The president’s rhetoric was often radical, especially with respect to the United States, which he regarded as a scheming, colonialist actor that had held too much sway over Latin America. Mr. Morales, who as a coca leaf union leader was targeted and roughed up by American narcotics agents, took pleasure in kicking out the Drug Enforcement Administration in 2009.

But when it came to governing — especially on economic matters — he was a pragmatist. Instead of outright nationalizing state institutions as his ally and counterpart Hugo Chávez did in Venezuela, Mr. Morales cut better deals for the state and embraced market-friendly policies.

With inflation in check and robust foreign currency reserves on hand, the government spent billions over the years on subsidies and infrastructure, broadening access to health care and education.

“The standard of living for millions of people has improved dramatically,” said Calla Hummel, a political scientist at the University of Miami who has done research in Bolivia for several years. “People were able to stay in school longer, build and buy houses, buy cars, do things that hadn’t been possible before 2006.”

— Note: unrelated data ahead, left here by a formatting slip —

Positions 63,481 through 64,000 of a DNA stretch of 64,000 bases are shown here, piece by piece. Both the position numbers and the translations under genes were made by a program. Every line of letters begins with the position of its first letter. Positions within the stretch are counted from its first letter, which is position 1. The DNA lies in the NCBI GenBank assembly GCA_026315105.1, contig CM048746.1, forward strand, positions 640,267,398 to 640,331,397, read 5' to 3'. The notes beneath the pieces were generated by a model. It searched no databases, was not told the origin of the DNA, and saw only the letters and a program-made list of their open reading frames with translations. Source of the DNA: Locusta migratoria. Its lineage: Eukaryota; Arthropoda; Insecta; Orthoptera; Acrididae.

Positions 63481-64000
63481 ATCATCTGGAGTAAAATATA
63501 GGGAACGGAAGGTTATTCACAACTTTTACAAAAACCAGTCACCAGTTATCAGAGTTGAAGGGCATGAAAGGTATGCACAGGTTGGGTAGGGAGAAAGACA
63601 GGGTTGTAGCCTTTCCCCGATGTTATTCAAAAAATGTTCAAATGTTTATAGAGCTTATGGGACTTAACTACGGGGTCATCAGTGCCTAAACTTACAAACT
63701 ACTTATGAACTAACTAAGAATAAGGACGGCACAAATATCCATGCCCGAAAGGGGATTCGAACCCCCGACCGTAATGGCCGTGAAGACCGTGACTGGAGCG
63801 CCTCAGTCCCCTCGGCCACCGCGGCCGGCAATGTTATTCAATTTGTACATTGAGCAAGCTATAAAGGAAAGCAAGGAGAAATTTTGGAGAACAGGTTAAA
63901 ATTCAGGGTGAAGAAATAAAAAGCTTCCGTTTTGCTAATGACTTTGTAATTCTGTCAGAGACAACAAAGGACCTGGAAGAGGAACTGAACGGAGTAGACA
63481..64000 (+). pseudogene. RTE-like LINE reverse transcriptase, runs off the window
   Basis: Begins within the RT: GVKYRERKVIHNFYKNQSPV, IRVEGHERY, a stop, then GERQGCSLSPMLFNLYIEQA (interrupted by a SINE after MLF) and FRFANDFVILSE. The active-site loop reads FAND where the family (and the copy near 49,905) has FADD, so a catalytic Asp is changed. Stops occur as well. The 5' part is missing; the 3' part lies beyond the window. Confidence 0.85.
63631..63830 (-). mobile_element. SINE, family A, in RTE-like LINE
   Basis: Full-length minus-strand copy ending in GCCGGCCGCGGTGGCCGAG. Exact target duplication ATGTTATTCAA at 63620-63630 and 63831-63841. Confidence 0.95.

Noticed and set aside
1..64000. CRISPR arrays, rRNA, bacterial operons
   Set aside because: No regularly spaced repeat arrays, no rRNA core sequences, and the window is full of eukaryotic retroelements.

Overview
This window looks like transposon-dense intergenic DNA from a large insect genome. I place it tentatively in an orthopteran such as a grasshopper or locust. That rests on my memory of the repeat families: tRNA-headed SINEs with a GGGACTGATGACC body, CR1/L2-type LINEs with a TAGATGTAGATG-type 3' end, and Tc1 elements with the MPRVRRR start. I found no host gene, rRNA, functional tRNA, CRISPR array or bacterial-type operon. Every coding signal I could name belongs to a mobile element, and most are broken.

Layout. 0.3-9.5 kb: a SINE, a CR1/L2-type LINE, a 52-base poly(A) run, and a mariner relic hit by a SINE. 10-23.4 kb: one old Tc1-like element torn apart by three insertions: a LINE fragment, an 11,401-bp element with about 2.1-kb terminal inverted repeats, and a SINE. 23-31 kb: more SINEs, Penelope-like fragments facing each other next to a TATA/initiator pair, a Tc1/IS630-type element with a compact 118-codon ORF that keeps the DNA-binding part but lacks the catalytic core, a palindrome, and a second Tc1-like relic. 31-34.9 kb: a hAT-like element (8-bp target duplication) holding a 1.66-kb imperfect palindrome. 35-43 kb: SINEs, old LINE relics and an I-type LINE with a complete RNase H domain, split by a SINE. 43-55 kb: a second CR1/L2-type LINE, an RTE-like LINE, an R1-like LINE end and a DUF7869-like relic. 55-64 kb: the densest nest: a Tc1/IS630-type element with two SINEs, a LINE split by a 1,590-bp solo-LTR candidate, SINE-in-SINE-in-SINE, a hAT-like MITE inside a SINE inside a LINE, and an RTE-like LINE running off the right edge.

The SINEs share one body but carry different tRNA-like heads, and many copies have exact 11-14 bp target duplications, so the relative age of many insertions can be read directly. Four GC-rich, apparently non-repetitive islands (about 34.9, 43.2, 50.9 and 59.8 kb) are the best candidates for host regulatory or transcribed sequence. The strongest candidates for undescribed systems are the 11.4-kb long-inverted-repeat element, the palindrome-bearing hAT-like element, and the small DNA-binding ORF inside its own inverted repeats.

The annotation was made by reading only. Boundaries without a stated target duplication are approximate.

Over the years, Mr. Morales consolidated power by traveling around the country at a frenetic pace to break bread with union chiefs, entrepreneurs and social movement leaders. He was a master at shoring up support at the grass-roots level by steering government funds to key areas and at outsmarting rivals.

Those skills, said Mr. Goodale, reflect the way Mr. Morales learned to wield power in the rough-and-tumble realm of coca union leaders.

“It involves a Machiavellian style of power,” he said. “It requires a lot of self-interested moves and stabbing people in the back when it becomes necessary.”

As some of his leftist contemporaries departed from power, some with legacies tarred by allegations of corruption, Mr. Morales dug in, disdainful of the two-term limit imposed by the Constitution.

Those authoritarian tendencies did not come as a surprise to people who had watched Mr. Morales’s rise closely. As early as 2009, he had made clear that the presidential palace was not going to change hands anytime soon.

“We are not just tenants, we have recovered what is rightfully ours, brothers and sisters,” he declared at the time during a speech. “This will be forever.”

Mr. Morales seemed to feel strongly that the changes he set in motion required him to stay at the helm of the government.

In 2016, when Mr. Morales was campaigning for a referendum that sought to do away with term limits, I asked to interview him in La Paz. Instead of agreeing to a traditional interview, the president asked that I spend an entire day trailing him — an offer he has often extended to foreign journalists.